said, but what they don’t know is if there would be less ridership
than now. The goal is to make up the 25 percent loss of visitation
Rich said he has also heard concerns that the service will bring too
many people, and overwhelm businesses and infrastructure.
know, we can’t widen the streets,” he said. “You have golf
carts, bikes, vehicles, people walking in both directions,” he
said. “We just have to do a better job with signage.”
bike path that stretches from the end of the village to the
campground will be extended eight miles more to the ferry docks.
Infrastructure improvements will be made at Hatteras and Ocracoke
docks -- the new ferries require floating docks. About 150 additional
parking spaces will be constructed in Hatteras, adding to 120
existing spaces available currently for employees and passengers.
there’s an entrepreneurial opportunity on Ocracoke, somebody fills
it,” Rich said. “I think the community will gear up for it – I
think there will be a lot of good things that we’re not even aware
a romance to this island,” he added, “and to me, passenger
ferries only add to it.”
the county manager emphasized there is no plan whatsoever to
eliminate vehicles on the island, a major worry of the island’s 918
year-round residents and the merchants. But he understands why the
community, especially old-timers, who have heard too many broken
promises, are opposed to the changes.
provides 60 percent of Hyde County’s tax revenue, and supports
nearly every business on the island.
the end of the day,” Rich said, “everyone has to ask, ‘What’s
Baker, co-owner of Mermaid’s Folly, said that her business is down
40 percent since Hurricane Sandy, and the biggest reason is the ferry
are some people who have had to close,” Baker said. And business
owners can’t afford as much staff. “It’s really been really
hard. The season is getting shorter, and we’re working double-time
to try to handle the business here.”
what is worrisome is not just the longer trip and the long lines at
the docks; it’s also the sorry condition of the vessels.
just got off a ferry, and it sounded like the African Queen,” she
said. “I think in 2016, we should put more money into them and make
them better and swifter and safer.”
said there is now funding in the state budget to not only replace
ferries, but to also refurbish older ferries.
trippers are the bulk of the summer business, Baker said, and now
they’ve been arriving on the island as late as 4 p.m. because of
the long lines. But there are doubts that adding passenger ferries to
the mix is going to help. For instance, there are still not enough
public restrooms on the island, let alone transportation
think that people are going to leave their cars with all their
belongings on Hatteras – I think that’s a gamble,” Baker said.
no one is clear about what is going on, especially since a community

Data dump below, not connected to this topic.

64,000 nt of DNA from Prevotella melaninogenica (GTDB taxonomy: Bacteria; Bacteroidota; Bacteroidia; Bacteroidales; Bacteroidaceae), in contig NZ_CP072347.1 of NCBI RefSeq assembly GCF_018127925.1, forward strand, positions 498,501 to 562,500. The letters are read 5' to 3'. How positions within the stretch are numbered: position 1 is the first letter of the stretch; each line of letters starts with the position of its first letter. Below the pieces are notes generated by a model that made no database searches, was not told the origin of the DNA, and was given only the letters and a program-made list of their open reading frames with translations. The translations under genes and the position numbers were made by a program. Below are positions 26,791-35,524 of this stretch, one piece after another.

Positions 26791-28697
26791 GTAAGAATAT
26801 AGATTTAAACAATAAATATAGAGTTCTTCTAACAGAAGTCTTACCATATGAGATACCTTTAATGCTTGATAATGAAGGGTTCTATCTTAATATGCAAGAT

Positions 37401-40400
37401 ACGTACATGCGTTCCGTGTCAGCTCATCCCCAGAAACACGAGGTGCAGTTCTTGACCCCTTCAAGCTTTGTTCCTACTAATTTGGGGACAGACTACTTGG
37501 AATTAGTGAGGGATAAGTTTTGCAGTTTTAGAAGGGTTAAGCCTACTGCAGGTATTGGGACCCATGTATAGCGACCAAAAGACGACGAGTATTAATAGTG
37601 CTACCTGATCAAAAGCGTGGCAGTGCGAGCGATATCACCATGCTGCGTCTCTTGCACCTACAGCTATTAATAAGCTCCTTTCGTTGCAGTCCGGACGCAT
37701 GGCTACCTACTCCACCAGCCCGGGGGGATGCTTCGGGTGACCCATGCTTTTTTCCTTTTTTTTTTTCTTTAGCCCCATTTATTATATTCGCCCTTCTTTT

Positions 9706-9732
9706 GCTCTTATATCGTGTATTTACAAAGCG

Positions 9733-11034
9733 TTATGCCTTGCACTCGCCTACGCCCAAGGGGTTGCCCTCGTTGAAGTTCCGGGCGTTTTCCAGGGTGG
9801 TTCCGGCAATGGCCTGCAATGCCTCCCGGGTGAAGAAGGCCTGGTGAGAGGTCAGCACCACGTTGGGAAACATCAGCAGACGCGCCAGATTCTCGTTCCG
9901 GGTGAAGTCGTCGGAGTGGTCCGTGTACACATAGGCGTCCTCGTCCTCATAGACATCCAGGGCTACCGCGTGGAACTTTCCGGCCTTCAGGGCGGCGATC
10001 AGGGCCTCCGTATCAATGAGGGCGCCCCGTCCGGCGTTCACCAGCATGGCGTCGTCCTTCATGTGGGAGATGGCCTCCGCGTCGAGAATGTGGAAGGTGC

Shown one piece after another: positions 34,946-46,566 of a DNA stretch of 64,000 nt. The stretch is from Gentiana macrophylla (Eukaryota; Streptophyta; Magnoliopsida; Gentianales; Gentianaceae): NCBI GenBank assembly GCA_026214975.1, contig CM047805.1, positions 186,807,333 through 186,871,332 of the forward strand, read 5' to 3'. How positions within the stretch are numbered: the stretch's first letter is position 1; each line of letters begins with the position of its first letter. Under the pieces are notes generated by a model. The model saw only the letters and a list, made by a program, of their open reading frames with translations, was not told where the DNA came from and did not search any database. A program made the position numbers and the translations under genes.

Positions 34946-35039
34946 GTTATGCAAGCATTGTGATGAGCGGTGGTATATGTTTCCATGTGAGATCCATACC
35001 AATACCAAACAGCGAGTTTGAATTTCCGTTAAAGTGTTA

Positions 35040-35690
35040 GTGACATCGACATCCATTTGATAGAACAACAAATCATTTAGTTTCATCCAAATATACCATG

meeting with the Ferry Division was cancelled earlier this month.
The next meeting is scheduled for Aug. 8.
feel like we’re in the dark, that we’re going to be turned into
Portsmouth Island,” Baker said. “To me, they’re putting the
horse before the cart.”
passenger ferry plans includes:
approximately 100-passenger ferries capable
of cruising at approximately 25 knots.
access the Pamlico Sound and Big
Foot Slough to
access Silver Lake.
round trips per day with
the first departure from Hatteras at 8 a.m. with the last departure
from Ocracoke at 8:30 p.m. May through September.
round trip fare per
and application-based ticketing.
of an open-sided
terminal immediately adjacent to the existing Hatteras Terminal.
and passenger drop off in
the existing lot adjacent to the Hatteras Terminal. Additional
in the existing Graveyard of the Atlantic Museum parking or in a
newly constructed lot adjacent to this facility with shuttle service
to the Hatteras Terminal.
system of signage,
including a variable message sign, at the approach to the Hatteras
floating platform that
allows for berthing of two vessels and side loading/unloading at
Hatteras and Ocracoke.
adjacent to the existing sound-class ferry docks. A
temporary terminal located
immediately adjacent to the National Park Service Ocracoke Visitors
permanent terminal in
this same location that will accommodate the Ferry Division, NPS,
and Hyde County.
comprehensive signing package to
disperse passengers from the Ocracoke Terminal.
loop transit system on Ocracoke with
20-30 minute headways.
LTV transit system to
connect the Ocracoke Terminal with the South Dock terminal and
provide access to attractions outside of Ocracoke village.
the curve along Highway 12 just south of Water Plant Road
with local businesses to
provide golf cart and bicycle rental.
full copy of the
Passenger Ferry Feasibility Study is on the NCDOT